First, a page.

SBD/Issue 24/Leagues & Governing Bodies

Congressman Protests Against NBA Teams Playing Euro Teams

International Clubs Soon Might Have
Trouble Playing Against NBA Teams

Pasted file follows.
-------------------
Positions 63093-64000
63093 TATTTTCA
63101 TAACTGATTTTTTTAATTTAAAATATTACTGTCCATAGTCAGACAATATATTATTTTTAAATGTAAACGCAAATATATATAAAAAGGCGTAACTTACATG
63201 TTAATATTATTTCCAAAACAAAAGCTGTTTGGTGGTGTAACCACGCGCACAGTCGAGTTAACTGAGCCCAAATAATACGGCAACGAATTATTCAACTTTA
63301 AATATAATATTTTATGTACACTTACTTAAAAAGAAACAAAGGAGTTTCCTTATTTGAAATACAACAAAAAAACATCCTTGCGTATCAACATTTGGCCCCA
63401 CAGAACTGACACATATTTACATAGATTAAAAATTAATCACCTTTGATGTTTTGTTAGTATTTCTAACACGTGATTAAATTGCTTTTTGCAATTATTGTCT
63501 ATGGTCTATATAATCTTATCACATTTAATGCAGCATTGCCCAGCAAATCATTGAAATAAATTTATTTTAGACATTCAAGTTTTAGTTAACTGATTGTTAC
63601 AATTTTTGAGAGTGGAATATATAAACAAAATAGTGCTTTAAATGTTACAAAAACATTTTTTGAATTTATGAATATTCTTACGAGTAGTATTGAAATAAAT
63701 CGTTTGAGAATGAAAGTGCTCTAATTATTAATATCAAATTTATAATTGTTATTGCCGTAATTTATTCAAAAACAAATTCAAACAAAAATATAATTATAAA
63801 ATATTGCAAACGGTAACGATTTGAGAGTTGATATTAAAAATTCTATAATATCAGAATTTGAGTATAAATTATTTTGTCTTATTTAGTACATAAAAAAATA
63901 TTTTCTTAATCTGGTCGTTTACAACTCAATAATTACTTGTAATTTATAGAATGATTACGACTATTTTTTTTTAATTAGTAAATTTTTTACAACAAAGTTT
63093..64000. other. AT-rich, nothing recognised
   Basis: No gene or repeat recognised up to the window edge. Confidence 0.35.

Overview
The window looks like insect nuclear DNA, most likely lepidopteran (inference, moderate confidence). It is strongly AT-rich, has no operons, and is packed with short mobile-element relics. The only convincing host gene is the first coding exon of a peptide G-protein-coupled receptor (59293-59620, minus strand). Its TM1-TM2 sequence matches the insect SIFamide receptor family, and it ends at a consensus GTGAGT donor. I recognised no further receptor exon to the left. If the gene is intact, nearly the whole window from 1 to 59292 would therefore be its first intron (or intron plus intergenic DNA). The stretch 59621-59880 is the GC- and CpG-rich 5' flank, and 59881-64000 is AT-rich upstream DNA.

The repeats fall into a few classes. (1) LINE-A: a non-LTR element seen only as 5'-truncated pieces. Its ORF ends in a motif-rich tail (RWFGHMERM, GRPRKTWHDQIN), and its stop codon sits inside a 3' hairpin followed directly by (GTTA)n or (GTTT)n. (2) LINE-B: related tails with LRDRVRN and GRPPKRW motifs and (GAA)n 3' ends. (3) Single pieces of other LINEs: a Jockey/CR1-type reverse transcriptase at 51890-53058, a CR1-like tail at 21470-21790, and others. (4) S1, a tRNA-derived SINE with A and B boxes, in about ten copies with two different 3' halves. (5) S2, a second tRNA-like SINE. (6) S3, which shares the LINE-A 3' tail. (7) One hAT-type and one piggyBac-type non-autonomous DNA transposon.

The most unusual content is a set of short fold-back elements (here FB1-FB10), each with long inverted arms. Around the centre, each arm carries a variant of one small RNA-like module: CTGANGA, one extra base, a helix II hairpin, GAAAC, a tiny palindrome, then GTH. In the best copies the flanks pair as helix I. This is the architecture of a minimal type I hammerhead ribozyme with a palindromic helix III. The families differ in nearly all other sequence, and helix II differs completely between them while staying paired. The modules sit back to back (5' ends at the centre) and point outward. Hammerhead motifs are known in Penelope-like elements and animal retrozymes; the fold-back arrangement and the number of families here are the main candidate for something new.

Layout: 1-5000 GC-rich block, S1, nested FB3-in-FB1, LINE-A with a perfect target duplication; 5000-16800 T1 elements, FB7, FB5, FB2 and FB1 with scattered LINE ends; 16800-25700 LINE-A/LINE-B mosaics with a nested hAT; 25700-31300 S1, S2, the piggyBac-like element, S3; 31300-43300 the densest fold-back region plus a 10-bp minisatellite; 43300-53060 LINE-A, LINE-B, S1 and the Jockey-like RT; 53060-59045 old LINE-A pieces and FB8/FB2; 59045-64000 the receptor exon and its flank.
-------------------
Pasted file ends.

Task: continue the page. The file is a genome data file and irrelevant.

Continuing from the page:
European basketball clubs soon "might have trouble playing against NBA teams in exhibition games," as U.S. Rep. Peter King (R-NY) yesterday in a "terse" letter sent to NBA Commissioner David Stern noted that "several former NBA players have had their contracts breached by European teams," according to Sean Deveney of SPORTINGNEWS.com. King in the letter noted that Greek basketball team Olympiacos is "currently visiting the United States on a two-game goodwill tour, yet has outstanding U.S. federal court judgments for money owed to past players -- a number of whom came from the NBA." King: "For international basketball to succeed, it is imperative that the interests of NBA players both past and present are protected globally." Deveney noted King's complaint with Olympiacos "doesn't involve today's club," as instead it "stretches back to former NBA players who have sued the team in the past." Sources said that two of these players are former NBAers David Rivers and Chris Morris. U.S. courts have "ordered Olympiacos to pay $1.1[M] to Morris and more than $400,000 to his agent, Tom McLaughlin." Olympiacos played the Cavaliers in Cleveland on Monday, a visit that "came amid speculation that the team's uniforms would be seized on behalf of Morris and McLaughlin." Deveney noted Stern has "no jurisdiction over how (or whether) international teams pay their players," but King "does seem to want him to stop allowing NBA teams to play against teams that have stiffed players" (SPORTINGNEWS.com, 10/14). King: "I want to see what the response from Stern is. If it's not a good response, I will talk to other members of Congress and see what they think about it. It could certainly lead to Congressional hearings, it could lead to legislation." King added if the NBA is in "any way going to acquiesce in foreign teams violating the contractual rights of American players, including former NBA players, the NBA is clearly falling down in its fiduciary responsibility" (SI.com, 10/14).

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